As COVID-19 cases rise nationwide, students are weighing traveling home for Thanksgiving or staying in D.C. to curb the spread of the virus.
Students living in D.C. said the risk of traveling during the pandemic has made the choice of returning home more “difficult,” and they are self-quarantining beforehand or choosing to not travel to prevent getting sick or carrying the virus to other people. Infectious disease experts said students should stay in D.C. or only travel one way while following strict social distancing guidelines to decrease their risk of exposure.
Officials sent an email to students Tuesday outlining D.C.’s COVID-19 guidelines for those who will return at the end of their break. Students living in D.C. will need to be tested within five days of returning and receive a negative result while self-quarantining for an additional 14 days after they come back, according to the email.
“Although the University has strong health and safety measures in place for the community, including mandatory COVID-19 testing and daily symptom monitoring for the on-campus cohort and testing for off-campus students, these measures are only part of the larger effort to keep our community safe,” the email states.
Junior Drew Amstutz said his Thanksgiving plans have not been affected by the pandemic because GW is “home” for him, and he is staying on campus for the remainder of the semester.
Amstutz said he plans to celebrate Thanksgiving with a friend who lives off campus and who has also been getting tested weekly. He said they plan to celebrate Thanksgiving by cooking a meal together and eating dinner outside.
“I plan to sleep in, catch up on some much-needed rest,” Amstutz said. “And then in the afternoon, I’m going to go over to a friend’s apartment, and we’re going to make our own Thanksgiving meal.”
Amstutz, a member of the Back to Campus Committee, said all students living on campus are required to be tested twice the week following Thanksgiving break, even if they did not travel out of D.C.
Junior Alex Rinaldi said he is flying home to his family’s Thanksgiving in Cape Cod, Massachusetts. He said his family traditionally plans a large gathering, but this year, he’ll only spend time with his immediate family members to prevent the virus’s spread.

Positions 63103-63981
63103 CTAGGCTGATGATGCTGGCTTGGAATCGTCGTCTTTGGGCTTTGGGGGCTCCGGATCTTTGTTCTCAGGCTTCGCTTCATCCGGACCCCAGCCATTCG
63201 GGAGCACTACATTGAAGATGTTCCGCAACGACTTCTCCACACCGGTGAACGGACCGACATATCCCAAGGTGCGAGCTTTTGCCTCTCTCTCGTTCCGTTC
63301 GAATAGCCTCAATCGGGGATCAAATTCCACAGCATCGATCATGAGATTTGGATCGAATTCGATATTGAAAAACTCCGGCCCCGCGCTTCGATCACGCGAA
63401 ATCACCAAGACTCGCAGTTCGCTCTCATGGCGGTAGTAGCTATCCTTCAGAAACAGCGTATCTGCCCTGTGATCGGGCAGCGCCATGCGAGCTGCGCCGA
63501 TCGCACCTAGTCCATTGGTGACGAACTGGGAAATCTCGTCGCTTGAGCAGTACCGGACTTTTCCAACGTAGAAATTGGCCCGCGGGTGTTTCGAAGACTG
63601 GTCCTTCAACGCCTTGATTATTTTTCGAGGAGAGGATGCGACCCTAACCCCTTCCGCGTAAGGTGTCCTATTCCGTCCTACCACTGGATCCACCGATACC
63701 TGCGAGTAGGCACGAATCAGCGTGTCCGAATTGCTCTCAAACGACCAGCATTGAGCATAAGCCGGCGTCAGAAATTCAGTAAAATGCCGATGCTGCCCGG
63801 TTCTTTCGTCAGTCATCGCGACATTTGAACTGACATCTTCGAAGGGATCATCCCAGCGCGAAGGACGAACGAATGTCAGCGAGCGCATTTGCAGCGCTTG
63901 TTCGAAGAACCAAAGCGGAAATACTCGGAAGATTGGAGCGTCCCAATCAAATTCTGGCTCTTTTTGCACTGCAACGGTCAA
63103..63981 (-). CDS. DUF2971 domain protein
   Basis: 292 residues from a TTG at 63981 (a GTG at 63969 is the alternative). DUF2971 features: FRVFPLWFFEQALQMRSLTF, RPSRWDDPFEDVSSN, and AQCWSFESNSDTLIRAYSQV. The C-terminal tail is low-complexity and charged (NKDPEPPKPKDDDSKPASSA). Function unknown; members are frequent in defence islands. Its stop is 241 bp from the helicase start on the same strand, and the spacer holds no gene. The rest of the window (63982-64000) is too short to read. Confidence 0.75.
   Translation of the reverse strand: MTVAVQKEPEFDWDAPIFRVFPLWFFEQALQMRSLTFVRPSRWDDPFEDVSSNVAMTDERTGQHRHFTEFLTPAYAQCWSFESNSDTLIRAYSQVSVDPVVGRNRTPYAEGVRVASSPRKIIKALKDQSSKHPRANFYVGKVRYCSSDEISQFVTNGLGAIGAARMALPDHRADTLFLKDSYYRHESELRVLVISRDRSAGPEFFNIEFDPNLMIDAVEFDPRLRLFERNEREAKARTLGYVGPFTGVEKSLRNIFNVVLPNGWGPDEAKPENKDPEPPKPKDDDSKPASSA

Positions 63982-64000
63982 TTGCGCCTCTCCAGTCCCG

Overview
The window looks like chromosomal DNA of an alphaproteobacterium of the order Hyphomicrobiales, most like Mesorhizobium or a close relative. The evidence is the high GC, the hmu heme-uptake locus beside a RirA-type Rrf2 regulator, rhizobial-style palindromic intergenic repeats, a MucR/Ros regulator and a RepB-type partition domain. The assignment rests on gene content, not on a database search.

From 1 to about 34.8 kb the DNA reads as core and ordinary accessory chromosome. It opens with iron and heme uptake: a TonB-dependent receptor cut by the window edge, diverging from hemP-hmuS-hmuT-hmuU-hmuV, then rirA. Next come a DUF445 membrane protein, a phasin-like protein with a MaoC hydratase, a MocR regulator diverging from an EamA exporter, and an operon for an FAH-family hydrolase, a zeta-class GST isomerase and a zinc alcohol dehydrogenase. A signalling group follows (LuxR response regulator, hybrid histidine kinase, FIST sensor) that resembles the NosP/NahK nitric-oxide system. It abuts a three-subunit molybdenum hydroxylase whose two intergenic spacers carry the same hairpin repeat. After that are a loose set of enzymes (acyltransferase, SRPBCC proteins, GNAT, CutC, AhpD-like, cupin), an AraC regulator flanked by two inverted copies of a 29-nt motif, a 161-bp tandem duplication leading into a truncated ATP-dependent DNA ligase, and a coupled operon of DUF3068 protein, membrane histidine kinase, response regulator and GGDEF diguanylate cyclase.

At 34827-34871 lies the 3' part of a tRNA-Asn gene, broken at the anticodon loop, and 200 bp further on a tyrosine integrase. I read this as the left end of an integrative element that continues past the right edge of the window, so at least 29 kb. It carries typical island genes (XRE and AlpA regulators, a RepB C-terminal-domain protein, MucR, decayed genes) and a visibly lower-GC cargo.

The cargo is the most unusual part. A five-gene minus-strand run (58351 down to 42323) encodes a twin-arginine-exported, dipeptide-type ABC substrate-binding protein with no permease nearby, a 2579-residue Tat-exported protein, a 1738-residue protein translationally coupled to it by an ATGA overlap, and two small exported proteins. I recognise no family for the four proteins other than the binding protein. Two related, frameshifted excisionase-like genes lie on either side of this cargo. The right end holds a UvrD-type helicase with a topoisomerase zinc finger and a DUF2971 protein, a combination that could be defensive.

Rinaldi said he has gotten tested for the coronavirus a couple of times throughout the semester out of precaution, and his family have been self-quarantining in the days leading up to Thanksgiving.
Rinaldi added that his sister recently recovered from the virus and was “lucky” because she only had “bad cold” symptoms. He said he is worried another family member may be infected with a more “serious” case if they are exposed.
“I’ll admit I am a little bit worried just because I get anxious about these things,” Rinaldi said. “I don’t necessarily know that there is reason for me to worry too much. But I mean, it’s a pandemic. I’m going to be worried no matter what.”
The Transportation Security Administration screened “slightly” more than 2 million people at U.S. airports on Friday and Saturday, marking the second- and third-busiest days for U.S. airports since mid-March, according to CNN.
Infectious diseases experts said they recommended against traveling over Thanksgiving break but added that if students were flying out of state, they should avoid taking their masks off until they’re home.
David Friedman, an emeritus professor of infectious diseases at The University of Alabama at Birmingham, said students who travel should get tested right before their flight home and before they return to D.C. He said the best way to travel this season is by car, but if a student is flying, they should aim to buy and show their ticket to the airline electronically to avoid direct contact with others.
Friedman said students should eat before they board so they don’t take off their masks during the flight, which may increase the risk of getting sick from a nearby passenger.
“The student might even want to get tested again a couple of days after getting home, especially if they’re going home right before Thanksgiving Day,” Friedman said. “And then there’s going to be a family get-together on Thursday. They’re home for a couple of days already – they might want to get tested again just to be sure they’re not the source of the infection.”
Daniel Havlichek, a professor and chief of the division of infectious diseases at Michigan State University, said students should stay in their family pods if they are flying home during the holiday. He said going out to public spaces like bars, which are known to be “super spreader” events, should be avoided because students are traveling to a new area where cases could be higher than in D.C.
“If somebody wants to go home to be with family and then decides to go out to the bar to catch up with their friends who might be from another part of the country, that’s a recipe for picking something up,” Havlichek said.
Paul Beninger, an associate professor of public health and community medicine at Tufts University, said students celebrating Thanksgiving in D.C. with their close circle of friends or family are in the “best situation” because they are not interacting with anyone new who isn’t practicing safe guidelines. He said students should avoid potluck dinners and instead have a few people cook the meal together to reduce the risk of spreading the virus.
“Somebody being in charge of the cooking or two people being in charge of the cooking and other people managing the kitchen and cutlery and the dishes and cleanup and so that the tasks are divided,” Beninger said. “No potluck is good because you’ve just multiplied the risk.”